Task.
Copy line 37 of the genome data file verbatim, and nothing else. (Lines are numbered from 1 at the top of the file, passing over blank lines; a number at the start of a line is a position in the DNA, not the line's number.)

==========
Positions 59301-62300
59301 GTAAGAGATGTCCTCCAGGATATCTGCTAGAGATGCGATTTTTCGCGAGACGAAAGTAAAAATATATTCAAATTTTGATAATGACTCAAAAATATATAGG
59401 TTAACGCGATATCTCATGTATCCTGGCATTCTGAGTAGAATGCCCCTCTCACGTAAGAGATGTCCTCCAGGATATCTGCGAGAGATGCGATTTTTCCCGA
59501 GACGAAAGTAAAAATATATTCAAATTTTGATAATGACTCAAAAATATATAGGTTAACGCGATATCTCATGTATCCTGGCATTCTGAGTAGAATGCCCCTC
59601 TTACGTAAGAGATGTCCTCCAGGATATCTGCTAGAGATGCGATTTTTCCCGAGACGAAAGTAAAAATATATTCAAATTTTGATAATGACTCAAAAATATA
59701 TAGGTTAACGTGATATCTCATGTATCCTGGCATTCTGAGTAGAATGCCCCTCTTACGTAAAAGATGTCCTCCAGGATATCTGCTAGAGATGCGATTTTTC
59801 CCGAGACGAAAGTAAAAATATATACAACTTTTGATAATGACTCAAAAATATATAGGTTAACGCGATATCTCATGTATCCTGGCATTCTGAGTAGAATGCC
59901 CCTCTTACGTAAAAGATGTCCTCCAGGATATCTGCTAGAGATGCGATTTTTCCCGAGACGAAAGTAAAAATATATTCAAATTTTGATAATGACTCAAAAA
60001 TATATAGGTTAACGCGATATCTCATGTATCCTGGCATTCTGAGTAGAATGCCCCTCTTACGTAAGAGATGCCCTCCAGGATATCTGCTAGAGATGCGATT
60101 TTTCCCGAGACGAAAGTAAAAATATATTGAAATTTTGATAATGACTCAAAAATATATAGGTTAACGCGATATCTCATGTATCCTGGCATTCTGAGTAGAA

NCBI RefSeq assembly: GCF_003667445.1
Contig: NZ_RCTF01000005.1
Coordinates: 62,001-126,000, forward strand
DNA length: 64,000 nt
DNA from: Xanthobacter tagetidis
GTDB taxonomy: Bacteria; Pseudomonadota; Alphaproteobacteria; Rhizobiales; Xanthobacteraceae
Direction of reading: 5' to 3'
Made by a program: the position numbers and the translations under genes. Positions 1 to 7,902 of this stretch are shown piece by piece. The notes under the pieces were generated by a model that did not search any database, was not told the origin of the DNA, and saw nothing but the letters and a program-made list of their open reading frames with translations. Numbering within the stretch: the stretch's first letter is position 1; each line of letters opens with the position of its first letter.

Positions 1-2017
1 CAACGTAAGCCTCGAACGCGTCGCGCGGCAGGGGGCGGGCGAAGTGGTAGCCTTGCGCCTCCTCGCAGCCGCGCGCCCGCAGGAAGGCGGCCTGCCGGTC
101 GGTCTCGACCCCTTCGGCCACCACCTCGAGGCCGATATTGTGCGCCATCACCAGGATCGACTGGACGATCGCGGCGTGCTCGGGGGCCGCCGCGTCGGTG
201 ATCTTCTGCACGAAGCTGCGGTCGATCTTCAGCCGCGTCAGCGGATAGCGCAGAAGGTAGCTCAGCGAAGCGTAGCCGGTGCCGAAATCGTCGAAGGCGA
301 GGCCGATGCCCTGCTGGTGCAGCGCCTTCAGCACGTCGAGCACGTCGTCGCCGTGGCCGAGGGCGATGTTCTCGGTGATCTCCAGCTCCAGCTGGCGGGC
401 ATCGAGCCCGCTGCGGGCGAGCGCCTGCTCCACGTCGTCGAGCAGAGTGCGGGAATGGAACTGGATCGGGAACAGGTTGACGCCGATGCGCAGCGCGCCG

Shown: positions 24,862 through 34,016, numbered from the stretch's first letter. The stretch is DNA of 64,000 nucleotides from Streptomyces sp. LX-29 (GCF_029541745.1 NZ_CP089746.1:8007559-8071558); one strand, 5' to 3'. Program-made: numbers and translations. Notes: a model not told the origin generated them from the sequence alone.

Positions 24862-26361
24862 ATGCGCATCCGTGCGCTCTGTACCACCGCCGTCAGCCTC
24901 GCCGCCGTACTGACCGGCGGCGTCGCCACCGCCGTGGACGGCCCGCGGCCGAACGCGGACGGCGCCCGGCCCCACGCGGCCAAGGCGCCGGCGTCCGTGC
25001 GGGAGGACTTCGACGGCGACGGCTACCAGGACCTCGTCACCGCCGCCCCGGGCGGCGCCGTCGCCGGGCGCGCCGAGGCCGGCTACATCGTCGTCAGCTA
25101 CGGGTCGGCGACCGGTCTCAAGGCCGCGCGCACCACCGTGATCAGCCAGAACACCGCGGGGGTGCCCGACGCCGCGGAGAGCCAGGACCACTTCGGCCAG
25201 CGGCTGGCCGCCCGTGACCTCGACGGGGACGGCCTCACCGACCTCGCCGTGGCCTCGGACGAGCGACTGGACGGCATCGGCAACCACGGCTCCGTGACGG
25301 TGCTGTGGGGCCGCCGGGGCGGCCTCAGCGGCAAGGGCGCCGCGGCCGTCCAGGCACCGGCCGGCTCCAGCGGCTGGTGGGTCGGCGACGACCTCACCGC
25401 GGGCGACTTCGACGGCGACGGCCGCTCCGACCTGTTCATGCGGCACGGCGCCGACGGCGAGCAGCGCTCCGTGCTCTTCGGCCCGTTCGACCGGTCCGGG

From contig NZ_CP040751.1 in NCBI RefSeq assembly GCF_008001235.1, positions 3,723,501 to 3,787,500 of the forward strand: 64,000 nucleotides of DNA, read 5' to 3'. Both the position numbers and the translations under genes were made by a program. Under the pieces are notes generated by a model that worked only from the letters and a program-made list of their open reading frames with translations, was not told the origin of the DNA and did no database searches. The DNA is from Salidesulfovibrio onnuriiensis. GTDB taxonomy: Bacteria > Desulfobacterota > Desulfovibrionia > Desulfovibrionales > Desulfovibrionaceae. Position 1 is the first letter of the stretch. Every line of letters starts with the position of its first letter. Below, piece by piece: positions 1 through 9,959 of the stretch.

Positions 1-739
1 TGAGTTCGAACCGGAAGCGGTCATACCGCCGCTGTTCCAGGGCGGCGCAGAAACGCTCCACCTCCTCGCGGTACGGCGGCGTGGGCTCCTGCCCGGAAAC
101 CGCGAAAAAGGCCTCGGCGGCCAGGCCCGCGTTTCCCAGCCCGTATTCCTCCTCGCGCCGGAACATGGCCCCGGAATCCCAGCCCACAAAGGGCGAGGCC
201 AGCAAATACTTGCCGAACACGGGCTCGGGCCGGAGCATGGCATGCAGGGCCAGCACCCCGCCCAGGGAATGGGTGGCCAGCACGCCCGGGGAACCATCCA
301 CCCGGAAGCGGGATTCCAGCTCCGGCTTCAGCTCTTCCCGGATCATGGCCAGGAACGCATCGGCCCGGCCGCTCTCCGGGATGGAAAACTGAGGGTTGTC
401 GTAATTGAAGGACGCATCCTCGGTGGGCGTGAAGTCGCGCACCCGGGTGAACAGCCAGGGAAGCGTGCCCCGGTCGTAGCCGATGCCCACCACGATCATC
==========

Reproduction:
101 CGCGAAAAAGGCCTCGGCGGCCAGGCCCGCGTTTCCCAGCCCGTATTCCTCCTCGCGCCGGAACATGGCCCCGGAATCCCAGCCCACAAAGGGCGAGGCC